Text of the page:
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Daily Babble: The NBA's Ugliest Shots

My boy Rigolega happened to plop down beside me for last night's Bulls-Warriors contest.  The man is only a casual NBA fan at most, but given that he is a Hicag boy, the black and red seemed to draw his attention.

Minutes later, something else did: the free throw form of one Andris Biedrins.   "What is he doing?  It looks like he doesn't guide the ball at all and just pushes it forward with that left hand." 

No arguments here.  Among all the fun subplots of last year's rise to playoff prominence for the Dubs, the Latvian's import foul-looking form from the charity stripe was a personal favorite.  The lack of arc or guidance from his right hand has indeed always made his shot look rather goofy, and the fact that it even gets in the hoop upwards of 61 percent of the time (not earth-shattering, to be sure) has always been a source of amazement in its own right.

A play after Rigolega's commentary, some unsuspecting Bull made willingly passed the ball to Ben Wallace, which is always a mistake barring a strong possibility of an immediate dunk.  But Wallace's offensive game isn't ugly so much for his shot but for the completeness of his ineptitude on that end of the floor, particularly this season. Sure, we'll have to schedule the Ben Wallace and Jason Collins Memorial Ugliest Overall Offensive Player Debate soon enough, but by this point in last night's game, Rigo's initial point had me pondering the most visually scarring shots in basketball.

Certainly, Biedrins makes the list.  For what it's worth, we've got four others to throw into the mix.  How about you?

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Travis Outlaw and Martell Webster, Portland:  These two have laid early claim to the favorite's position for the team achievement award this season.  It's hard to put a finger on what exactly the issue is with these guys, especially since neither is a particularly bad shooter.  Webster shoots 37.6 percent from deep and Outlaw is over 41 percent from behind the arc.  Perhaps it has something to do with the fact that both of these players are wiry fellows who often appear as all knees and elbows, especially when they square up to shoot.  Lots of bones flying in different directions -- and a possible hitch for Outlaw when he brings the ball above his head -- for both of these Blazers.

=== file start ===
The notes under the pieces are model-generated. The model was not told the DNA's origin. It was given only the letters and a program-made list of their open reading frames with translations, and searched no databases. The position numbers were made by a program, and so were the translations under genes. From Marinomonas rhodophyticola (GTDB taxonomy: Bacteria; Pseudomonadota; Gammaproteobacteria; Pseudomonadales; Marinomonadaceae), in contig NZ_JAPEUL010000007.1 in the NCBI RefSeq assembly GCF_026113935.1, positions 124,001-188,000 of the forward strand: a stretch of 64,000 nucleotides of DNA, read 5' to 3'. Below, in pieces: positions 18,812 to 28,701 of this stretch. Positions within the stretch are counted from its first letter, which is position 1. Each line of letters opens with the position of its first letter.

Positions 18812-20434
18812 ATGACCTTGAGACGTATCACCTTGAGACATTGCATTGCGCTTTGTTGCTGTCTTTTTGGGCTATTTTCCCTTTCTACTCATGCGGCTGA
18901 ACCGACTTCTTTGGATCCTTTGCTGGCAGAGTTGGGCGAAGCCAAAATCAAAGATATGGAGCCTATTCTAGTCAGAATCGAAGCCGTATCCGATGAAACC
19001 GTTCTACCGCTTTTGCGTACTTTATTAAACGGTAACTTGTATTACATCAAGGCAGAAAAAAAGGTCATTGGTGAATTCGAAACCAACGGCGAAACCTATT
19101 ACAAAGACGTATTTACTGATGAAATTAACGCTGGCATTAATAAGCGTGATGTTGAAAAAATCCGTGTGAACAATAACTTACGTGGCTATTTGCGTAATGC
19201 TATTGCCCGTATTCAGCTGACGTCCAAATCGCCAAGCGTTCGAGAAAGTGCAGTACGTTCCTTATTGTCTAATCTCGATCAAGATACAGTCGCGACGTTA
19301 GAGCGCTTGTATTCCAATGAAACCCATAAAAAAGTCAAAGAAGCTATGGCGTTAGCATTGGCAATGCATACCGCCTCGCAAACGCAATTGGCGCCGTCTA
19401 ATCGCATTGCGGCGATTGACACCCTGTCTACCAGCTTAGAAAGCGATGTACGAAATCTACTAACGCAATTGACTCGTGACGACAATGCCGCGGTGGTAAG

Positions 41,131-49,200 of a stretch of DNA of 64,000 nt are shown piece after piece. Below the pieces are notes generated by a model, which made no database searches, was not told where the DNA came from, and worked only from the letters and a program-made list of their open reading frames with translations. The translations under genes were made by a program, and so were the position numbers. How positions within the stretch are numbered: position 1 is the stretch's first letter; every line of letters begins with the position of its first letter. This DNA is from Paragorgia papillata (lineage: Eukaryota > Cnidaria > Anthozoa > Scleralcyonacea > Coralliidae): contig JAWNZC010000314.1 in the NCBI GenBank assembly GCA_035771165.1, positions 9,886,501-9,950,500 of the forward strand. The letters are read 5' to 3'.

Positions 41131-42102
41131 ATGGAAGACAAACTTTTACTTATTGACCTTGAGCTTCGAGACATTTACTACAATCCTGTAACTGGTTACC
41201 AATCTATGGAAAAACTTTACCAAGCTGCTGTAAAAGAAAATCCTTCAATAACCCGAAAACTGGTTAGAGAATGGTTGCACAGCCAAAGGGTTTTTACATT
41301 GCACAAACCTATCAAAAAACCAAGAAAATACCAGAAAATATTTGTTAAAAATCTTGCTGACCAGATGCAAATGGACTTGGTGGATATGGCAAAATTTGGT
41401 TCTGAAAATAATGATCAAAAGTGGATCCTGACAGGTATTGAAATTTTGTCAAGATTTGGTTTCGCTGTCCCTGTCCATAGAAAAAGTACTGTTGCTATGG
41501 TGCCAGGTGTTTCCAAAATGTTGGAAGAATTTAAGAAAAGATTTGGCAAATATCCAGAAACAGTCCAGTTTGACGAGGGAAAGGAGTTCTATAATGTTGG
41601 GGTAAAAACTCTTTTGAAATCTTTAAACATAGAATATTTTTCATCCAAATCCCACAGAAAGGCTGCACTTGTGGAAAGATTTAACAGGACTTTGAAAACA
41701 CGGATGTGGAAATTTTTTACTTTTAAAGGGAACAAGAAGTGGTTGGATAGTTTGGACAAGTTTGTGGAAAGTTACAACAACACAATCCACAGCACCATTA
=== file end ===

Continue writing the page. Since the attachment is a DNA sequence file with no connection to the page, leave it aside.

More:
Troy Murphy, Indiana:  Another guy whose shooting percentage from the perimeter (39.2 from three) is far, far better from what it should be given the nature of his shot.  Troy Murphy shoots the basketball the way one can only wish the Dodgers hit the baseball: solid line drives without fail.  The man cocks the ball back and -- for lack of a verb that really does the trick here, I'm going to make one up -- tasers the ball in the general vicinity of the hoop.  His shot appears to have inordinately little arc, and seeing it go in five times in eight tries in person at Madison Square Garden earlier this season was nothing short of stunning.  How this guy shoots 81.7 percent from the line, I'll never know.

Shawn Marion, Miami:  The man who needs no introduction when it comes to ugly shooting.  It would be a crime to put together this list with no love given to the Heat's newest player (and basket case).  The two handed 'setting-a-volleyball-through-the-window' release has become renowned around the league.  What makes Marion's shot particularly problematic is that it also gets in the hole with some regularity, which leads to an inordinate number of people showing up to parks and gyms making goofy-looking attempts to imitate the Matrix and instead providing an equally scarring image without getting the ball anywhere near the bucket.  Frustrating stuff, folks.

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